On Computer Science Education: The Case of Reductive Thinking
Computer science education is a sub-field of mathematics and science education, which in turn is a sub-field of the discipline of education. Thus, the research of computer science education is based on methodologies of social science, as well as on understanding the special nature of computer science – as a discipline that has something in common with mathematics, science and engineering, but also has unique characteristics of its own.
The research of computer science education focuses on two educational processes:
The teaching process: What should we teach our students in order to better prepare them to be computer science graduates, and how should we teach it?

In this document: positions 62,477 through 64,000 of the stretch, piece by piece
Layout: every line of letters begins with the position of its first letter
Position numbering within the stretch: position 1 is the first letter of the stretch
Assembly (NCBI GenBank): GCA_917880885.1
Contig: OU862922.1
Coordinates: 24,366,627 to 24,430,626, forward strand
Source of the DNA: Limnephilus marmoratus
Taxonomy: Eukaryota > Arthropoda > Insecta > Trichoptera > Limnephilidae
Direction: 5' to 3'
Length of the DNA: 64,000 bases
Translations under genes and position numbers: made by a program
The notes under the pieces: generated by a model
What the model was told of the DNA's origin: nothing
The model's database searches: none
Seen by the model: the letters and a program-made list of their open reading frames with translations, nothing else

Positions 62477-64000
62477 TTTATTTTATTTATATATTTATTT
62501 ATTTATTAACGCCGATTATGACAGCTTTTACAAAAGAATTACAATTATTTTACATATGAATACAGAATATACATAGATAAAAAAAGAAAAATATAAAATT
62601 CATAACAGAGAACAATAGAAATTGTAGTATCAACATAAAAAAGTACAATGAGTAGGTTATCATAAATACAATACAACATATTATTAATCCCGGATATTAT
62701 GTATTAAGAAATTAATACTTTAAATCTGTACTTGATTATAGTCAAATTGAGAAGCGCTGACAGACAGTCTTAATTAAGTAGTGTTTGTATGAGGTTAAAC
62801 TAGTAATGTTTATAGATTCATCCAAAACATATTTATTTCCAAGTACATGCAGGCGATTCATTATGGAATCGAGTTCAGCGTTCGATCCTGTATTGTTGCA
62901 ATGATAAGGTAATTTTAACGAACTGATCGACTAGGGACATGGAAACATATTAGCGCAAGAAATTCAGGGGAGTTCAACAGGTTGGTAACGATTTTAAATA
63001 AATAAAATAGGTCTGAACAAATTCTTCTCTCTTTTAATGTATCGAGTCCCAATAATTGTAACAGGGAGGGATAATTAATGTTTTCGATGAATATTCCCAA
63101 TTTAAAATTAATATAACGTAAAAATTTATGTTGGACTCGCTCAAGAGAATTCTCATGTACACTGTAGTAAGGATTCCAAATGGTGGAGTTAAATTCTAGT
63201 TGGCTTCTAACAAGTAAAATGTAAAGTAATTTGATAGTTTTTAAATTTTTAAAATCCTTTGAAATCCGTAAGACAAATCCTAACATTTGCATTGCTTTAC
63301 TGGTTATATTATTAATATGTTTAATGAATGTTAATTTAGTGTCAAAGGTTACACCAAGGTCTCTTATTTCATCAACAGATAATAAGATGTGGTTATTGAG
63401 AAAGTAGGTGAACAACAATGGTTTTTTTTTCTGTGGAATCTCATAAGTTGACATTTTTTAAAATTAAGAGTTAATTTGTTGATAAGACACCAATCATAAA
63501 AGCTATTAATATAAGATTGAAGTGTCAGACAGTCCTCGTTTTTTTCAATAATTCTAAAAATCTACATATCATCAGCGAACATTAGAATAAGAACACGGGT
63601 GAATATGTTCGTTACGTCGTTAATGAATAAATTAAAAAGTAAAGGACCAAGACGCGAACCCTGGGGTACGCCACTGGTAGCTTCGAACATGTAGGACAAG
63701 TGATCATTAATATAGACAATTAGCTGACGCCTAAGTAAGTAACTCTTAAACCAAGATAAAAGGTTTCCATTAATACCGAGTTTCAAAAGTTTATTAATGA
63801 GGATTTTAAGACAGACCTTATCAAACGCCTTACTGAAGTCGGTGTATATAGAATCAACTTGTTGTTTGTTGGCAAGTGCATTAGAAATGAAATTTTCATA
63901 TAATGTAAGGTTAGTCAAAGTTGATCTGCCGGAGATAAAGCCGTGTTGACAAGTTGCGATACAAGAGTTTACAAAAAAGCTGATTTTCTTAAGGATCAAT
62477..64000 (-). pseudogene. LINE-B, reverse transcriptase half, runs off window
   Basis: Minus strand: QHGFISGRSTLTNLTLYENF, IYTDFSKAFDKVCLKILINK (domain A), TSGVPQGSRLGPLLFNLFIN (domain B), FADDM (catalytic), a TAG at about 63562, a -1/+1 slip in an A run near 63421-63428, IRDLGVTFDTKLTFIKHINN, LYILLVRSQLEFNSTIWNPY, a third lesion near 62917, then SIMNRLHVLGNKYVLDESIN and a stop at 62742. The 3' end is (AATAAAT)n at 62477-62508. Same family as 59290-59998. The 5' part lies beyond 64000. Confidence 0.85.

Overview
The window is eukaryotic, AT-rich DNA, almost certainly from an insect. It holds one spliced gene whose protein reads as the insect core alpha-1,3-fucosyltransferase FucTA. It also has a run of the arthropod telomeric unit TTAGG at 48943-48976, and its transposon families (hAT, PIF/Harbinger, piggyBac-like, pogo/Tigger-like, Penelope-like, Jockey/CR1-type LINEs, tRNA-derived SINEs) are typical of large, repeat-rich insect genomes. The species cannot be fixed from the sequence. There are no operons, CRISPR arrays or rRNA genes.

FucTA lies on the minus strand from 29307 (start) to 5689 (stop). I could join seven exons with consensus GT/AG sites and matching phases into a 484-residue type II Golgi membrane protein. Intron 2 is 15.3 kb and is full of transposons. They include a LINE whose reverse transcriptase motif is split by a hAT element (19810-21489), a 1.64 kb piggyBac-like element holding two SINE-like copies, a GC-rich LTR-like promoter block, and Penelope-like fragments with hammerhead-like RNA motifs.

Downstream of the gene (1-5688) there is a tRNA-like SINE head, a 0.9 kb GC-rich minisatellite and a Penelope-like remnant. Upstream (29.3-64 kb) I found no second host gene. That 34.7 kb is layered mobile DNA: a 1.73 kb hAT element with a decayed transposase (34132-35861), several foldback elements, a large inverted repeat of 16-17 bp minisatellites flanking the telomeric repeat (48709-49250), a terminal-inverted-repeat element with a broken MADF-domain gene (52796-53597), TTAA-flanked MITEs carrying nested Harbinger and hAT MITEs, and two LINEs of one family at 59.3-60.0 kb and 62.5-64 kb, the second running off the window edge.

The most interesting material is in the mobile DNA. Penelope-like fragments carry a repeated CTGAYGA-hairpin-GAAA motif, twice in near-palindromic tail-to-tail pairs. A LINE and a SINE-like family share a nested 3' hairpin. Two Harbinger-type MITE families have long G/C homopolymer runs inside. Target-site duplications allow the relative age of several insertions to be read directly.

The learning process: How do our students interpret and perceive what we teach them?
In this talk I will give a short survey of the current research in computer science education, and its possible effects on teaching computer science in universities.
I intend to focus on one aspect of my recent work: Teaching reductive thinking (joint work with Judith Gal-Ezer and Orit Hazzan). In this study we analyze the way computer science undergraduate students, at different stages of their studies, use reduction as a problem-solving strategy, in various contexts (various courses or areas), and their perception of reduction.